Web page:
Nutritional surveillance studies which have been ongoing continue to report the folic acid fortification programs are a massive success story. Blood (serum to be exact) folate levels in the population of females of reproductive age have gone from 14.0 nanomoles/liter during the period from 1988 – 1994 to 37.6 nanomoles/liter between 1999 and 2010 (Pfeiffer et al, 2012). In their zeal to make sure all women who could potentially get pregnant were getting enough folate they have managed to increase the average folate content of the entire population of women between the ages of 14 and 44 to over two and a half times what used to be normal. The amazing thing is that, with very few exceptions, most researchers happily assumed this was a good thing.
Now, add to all of this, the current practice of the obstetric community in the US which is to automatically put all of their patients on prenatal vitamins, containing an additional 400 to 800 micrograms of folate depending on brand. Women who were born with a neural tube defect or had a previous child with a neural tube defect are often put on doses as high as 4000 micrograms, ten times the estimated average requirement, with absolutely no data that it helps or is safe. If a little is good, a lot must be better.
Fortunately, those few researchers who have been uncomfortable with employing the nations food supply to conduct a massive, uncontrolled experiment on the entire population have started to publish some data and the findings raise some significant red flags. Selhub, et al, (2009) reported significantly greater cognitive impairment in older subjects with elevated folate levels and lower B12 levels. Troen et al, (2006) reported a biphasic effect of folate levels. Both too much and too little folate impaired the function of certain immune system cells in post menopausal women.
The concerns for pregnant women come from two sources. First, the number of new diagnoses of autism began to sharply increase in 2000. By 2000 children children exposed to excess folate in utero in 1998 would be approaching the age at which autism is first diagnosed. In 2000 the rates of autism diagnosis were about 1 in 150 children. By November of 2015, according to the National Health Interview Survey an estimated 1 in 45 children were being diagnosed with autism, a 300% increase that just happens to correspond with the FDA folate fortification program.
Of course that's just a correlation and doesn't imply causality but it seems there is now direct evidence of a role for excessive folate in the genesis of autism. In preliminary results from an ongoing study of the early life determinants of autism presented at the 2016 International Meeting for Autism Research in Baltimore, researchers from Johns Hopkins have found that increased levels of folate and B12 can significantly increase the risk that a pregnant woman's offspring will develop autism. If the mother's blood folate was excessive, the risk of developing autism was doubled. If excessive B12 levels were found the risk was tripled. But if both folate and B12 levels were elevated the mother's offspring had a 17.6 times greater risk of developing autism. Ominously, the study found that 10% of women had more than 59 nanomoles/liter of folate (much higher than the recommended upper limit of 45.3) and 6% had more than 600 picomoles/liter of B12.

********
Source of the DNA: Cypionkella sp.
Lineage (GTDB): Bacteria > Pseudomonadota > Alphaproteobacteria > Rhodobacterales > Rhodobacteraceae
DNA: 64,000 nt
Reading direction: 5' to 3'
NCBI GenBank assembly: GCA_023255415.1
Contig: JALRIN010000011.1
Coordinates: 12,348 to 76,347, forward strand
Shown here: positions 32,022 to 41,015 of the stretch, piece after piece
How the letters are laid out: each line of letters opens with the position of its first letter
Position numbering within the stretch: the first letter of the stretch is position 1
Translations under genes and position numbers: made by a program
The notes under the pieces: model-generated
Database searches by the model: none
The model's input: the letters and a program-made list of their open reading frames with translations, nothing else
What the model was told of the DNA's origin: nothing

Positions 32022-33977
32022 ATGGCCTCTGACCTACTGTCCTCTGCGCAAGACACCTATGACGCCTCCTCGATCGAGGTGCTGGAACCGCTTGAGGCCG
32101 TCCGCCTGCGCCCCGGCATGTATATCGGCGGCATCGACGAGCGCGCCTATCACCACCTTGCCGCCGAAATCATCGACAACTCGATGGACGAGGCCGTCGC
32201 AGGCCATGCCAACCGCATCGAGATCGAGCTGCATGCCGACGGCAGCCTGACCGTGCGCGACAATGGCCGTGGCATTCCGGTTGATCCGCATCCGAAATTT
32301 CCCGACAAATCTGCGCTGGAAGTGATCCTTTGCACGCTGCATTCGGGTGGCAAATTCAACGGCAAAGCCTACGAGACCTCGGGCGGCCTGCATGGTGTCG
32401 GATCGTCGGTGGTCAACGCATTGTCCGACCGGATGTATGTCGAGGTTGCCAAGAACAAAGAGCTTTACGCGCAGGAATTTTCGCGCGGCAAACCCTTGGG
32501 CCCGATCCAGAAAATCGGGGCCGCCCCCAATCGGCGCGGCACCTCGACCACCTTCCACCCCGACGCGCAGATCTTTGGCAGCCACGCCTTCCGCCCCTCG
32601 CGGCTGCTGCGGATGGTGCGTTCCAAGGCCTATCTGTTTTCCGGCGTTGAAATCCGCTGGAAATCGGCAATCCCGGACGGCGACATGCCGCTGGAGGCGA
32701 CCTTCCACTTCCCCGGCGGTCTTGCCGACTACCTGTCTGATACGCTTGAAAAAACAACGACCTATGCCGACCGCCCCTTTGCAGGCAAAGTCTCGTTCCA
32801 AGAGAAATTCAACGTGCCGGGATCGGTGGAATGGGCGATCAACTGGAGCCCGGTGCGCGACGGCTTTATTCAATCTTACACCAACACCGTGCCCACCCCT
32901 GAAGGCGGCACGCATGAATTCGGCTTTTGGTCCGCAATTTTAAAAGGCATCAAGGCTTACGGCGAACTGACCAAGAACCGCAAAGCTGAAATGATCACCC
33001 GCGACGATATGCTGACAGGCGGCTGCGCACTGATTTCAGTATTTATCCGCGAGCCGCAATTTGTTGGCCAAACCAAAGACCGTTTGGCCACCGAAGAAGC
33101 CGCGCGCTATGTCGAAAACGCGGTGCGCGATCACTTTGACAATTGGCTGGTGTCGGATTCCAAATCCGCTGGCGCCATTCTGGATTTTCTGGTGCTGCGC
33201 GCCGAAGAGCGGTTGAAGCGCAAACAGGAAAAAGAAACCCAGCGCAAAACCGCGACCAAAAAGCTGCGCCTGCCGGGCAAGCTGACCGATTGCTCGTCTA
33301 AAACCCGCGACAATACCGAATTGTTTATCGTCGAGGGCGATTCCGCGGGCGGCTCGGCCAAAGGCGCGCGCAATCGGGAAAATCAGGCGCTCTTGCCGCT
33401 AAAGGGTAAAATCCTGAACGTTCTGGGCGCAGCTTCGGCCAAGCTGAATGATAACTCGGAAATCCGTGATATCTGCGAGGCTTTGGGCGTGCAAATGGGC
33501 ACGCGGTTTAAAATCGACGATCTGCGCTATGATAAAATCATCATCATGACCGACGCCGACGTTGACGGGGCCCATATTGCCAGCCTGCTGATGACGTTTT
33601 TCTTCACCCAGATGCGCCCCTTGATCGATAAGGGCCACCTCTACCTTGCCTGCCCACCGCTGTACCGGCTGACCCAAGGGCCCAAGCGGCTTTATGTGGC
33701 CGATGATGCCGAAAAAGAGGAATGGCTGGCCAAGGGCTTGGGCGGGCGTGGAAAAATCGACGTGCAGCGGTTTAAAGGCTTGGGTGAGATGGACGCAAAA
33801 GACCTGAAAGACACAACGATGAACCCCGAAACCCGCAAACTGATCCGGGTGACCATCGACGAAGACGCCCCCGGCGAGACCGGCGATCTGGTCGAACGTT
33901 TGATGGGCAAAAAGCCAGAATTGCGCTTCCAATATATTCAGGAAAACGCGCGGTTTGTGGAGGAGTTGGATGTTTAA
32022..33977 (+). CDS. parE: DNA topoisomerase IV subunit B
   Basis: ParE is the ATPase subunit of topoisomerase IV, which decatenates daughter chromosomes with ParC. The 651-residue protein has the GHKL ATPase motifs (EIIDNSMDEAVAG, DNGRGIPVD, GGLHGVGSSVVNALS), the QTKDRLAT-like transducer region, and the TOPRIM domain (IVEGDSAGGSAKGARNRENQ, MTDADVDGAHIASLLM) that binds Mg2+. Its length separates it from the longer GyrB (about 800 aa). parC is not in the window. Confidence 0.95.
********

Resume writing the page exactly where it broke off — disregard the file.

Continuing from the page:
Bear in mind that these are preliminary results and more research is definitely warranted before making major changes. Certainly is it still important to get enough folate, and at the right time to impact neural tube defects. On the other hand, given the prevalence of folic acid in the food supply, in supplements, and of course in prenatal vitamins it would be wise to be cautious. What can one do?
Well, a survey of the foods you regularly eat and the amounts is a useful starting point. If you are inclined to eat several bowls of fortified cereal a day – stop! If you are taking vitamin supplements in addition to prenatal vitamins – stop!
If you have real concerns about neural tube defects or if you have neural tube defects in your family, it might be wise to have a blood folate level checked.
For the rest of you, probably the wisest course of action would be to keep a food diary.
For processed foods like cereal or pasta, check the amounts of folic acid on the label and multiply by the amount you eat on average. Don't forget to check the folic acid on energy bars and energy drinks, if you consume such.
That will give you a pretty good starting point.
Multiply the number you get by 1.7
That coverts folic acid to DFE – daily folate equivalents. Basically folic acid is synthetic and more bioavailable than the natural folate found in foods.
For unprocessed foods only a few contain significant amount of natural folate.
Liver 250 micrograms per 3 oz serving
Lentils 180 micrograms per 1/2 cup Spinach 100 micrograms per 1/2 cup Great Northern Beans, 90 micrograms per half cup Aspargus 85 micrograms in four spears Broccoli 50 micrograms per 1/2 cup Eggs 25 micrograms per egg Cantaloupe 25 in a quarter of a medium sized melon
Add up how much you eat of these then add that to the folic acid x 1.7 from above.
Now add the folic acid content of any vitamin supplements, prenatal vitamins – don't forget to multiply by 1.7 to convert to folate equivalents.
If you get less than 400 micrograms (of folate equivalents) you definitely need to be taking supplements of some sort. If you get somewhere between 400 and 1000 total, you're probably okay, at least until more information is available. If you get more than 1000 micrograms then you should consult your doctor about stopping your prenatal vitamin. (Or me if they aren't being helpful.)
Also, although most obstetricians and many midwives will tell you differently, the proper counseling for folic acid is to take it from 3 months before conception until 12 weeks after conception. That's it. After 12 weeks the neural tube should be closed and folate will have no further impact. For anyone with a relatively healthy diet I would suggest stopping prenatal vitamins altogether at 12 weeks.